Medical Schools Expand -- and Contract
In the span of a week in September 2008, the "rubber band" that held together the University of Utah School of Medicine broke.
First, the federal government cut $10 million in Medicaid funding to the university’s hospital. Then, days later, the state Legislature eliminated $2.5 million in support. In all, the medical school lost 40 percent of its education budget nearly instantly, with no revenue-creating solution in sight.
“We were a rubber band stretched to the extreme,” says David Bjorkman, the school’s dean. “We were already spending every dollar we had, maximally cross-subsidizing with clinical revenue from our health system.” After months of lobbying and left with no other choice, the school shrunk the size of its fall 2009 entering class to 82 from 102. While the rest of the university raised tuition by 10 percent, medical school tuition went up 15 percent.
Though Utah’s medical school has seen more dramatic cuts than most, the economic realities of a prolonged recession are forcing medical schools across the United States to reduce the number of seats available for new students or to curtail expansion efforts initiated during better economic times, even as demand far outstrips supply in many experts’ projections on the size of the future physician work force.
State higher education budget cuts mean that Indiana University School of Medicine’s entering class this fall will be 13 percent smaller than last fall’s. One scenario for higher education cuts in Nevada would include shutting down the University of Nevada School of Medicine, the state’s only medical school. Development of a new medical school at the University of California at Merced has stalled.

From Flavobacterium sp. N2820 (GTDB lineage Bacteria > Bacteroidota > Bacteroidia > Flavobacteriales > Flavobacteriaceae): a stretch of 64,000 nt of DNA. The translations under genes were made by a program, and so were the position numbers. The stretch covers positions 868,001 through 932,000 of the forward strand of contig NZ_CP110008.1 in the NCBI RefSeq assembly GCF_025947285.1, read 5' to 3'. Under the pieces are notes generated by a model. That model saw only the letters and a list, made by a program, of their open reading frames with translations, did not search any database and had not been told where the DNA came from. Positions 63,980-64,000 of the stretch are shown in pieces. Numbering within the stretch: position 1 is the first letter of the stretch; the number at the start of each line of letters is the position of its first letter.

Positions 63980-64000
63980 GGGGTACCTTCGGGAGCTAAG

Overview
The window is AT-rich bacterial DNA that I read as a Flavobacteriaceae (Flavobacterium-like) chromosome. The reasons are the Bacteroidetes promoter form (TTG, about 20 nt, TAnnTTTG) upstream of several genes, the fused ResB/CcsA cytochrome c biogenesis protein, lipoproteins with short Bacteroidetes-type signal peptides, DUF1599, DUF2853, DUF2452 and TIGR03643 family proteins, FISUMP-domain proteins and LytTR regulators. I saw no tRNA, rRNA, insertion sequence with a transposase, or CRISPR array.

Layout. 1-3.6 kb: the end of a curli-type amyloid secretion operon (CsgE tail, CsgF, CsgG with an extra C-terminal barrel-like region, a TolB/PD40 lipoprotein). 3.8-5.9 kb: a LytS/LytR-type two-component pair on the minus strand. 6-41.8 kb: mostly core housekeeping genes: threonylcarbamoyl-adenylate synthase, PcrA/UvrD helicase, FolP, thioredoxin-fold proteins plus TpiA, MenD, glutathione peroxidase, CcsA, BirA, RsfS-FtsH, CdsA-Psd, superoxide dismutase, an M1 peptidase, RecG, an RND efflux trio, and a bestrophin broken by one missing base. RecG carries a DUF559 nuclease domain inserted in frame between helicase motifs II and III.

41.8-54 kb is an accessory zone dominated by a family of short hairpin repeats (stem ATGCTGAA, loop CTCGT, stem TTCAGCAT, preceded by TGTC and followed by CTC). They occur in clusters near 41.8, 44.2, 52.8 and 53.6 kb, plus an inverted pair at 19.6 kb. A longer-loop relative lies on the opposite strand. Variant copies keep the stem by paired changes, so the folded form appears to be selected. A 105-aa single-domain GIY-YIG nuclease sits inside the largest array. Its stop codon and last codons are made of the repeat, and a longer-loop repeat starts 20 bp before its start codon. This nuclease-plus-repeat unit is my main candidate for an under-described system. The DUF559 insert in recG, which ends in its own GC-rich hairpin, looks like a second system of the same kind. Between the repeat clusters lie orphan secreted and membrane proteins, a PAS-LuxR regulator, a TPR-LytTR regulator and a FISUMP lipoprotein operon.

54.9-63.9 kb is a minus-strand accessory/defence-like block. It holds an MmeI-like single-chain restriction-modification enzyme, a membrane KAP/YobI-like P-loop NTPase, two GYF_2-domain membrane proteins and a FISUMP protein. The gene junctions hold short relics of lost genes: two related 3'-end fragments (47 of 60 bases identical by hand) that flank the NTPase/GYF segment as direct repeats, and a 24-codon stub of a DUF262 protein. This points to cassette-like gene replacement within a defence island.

And more cuts could be on the way.
Edward S. Salsberg, director of the Association of American Medical Colleges’ Center for Workforce Studies, says he has seen some evidence of medical schools taking in fewer first-year students or slowing their planned growth rates. “It’s up to the individual schools to make decisions that work for them,” he says. Public medical schools “have to go to their state legislatures to get support and we know state budgets aren’t in good condition in most states.”
For the medical establishment, tight budgets and enrollment cuts couldn’t have come at a worse time. The Council on Graduate Medical Education estimated in 2005 that the United States would face a shortage of 85,000 to 96,000 physicians by 2020 unless medical schools were able to increase the number of new M.D.’s they graduate each year by several thousand. Other groups, too, project a physician shortage or at least the need to draw physicians to underserved regions and toward practicing high-demand specialties such as internal medicine and geriatrics.
In June 2006, the AAMC responded by undertaking an effort to expand medical school enrollments by 30 percent nationwide by 2015 (after initially suggesting 15 percent growth). To meet the goal, U.S. medical schools would need to enroll 21,434 first year students in 2015 -- nearly 5,000 more than they did in 2002, when first-year enrollments totaled 16,488.
The AAMC envisioned that the creation of new medical schools and the expansion of existing ones would provide additional slots that, in all, would total close to 20,000 across all four years of traditional allopathic medical school.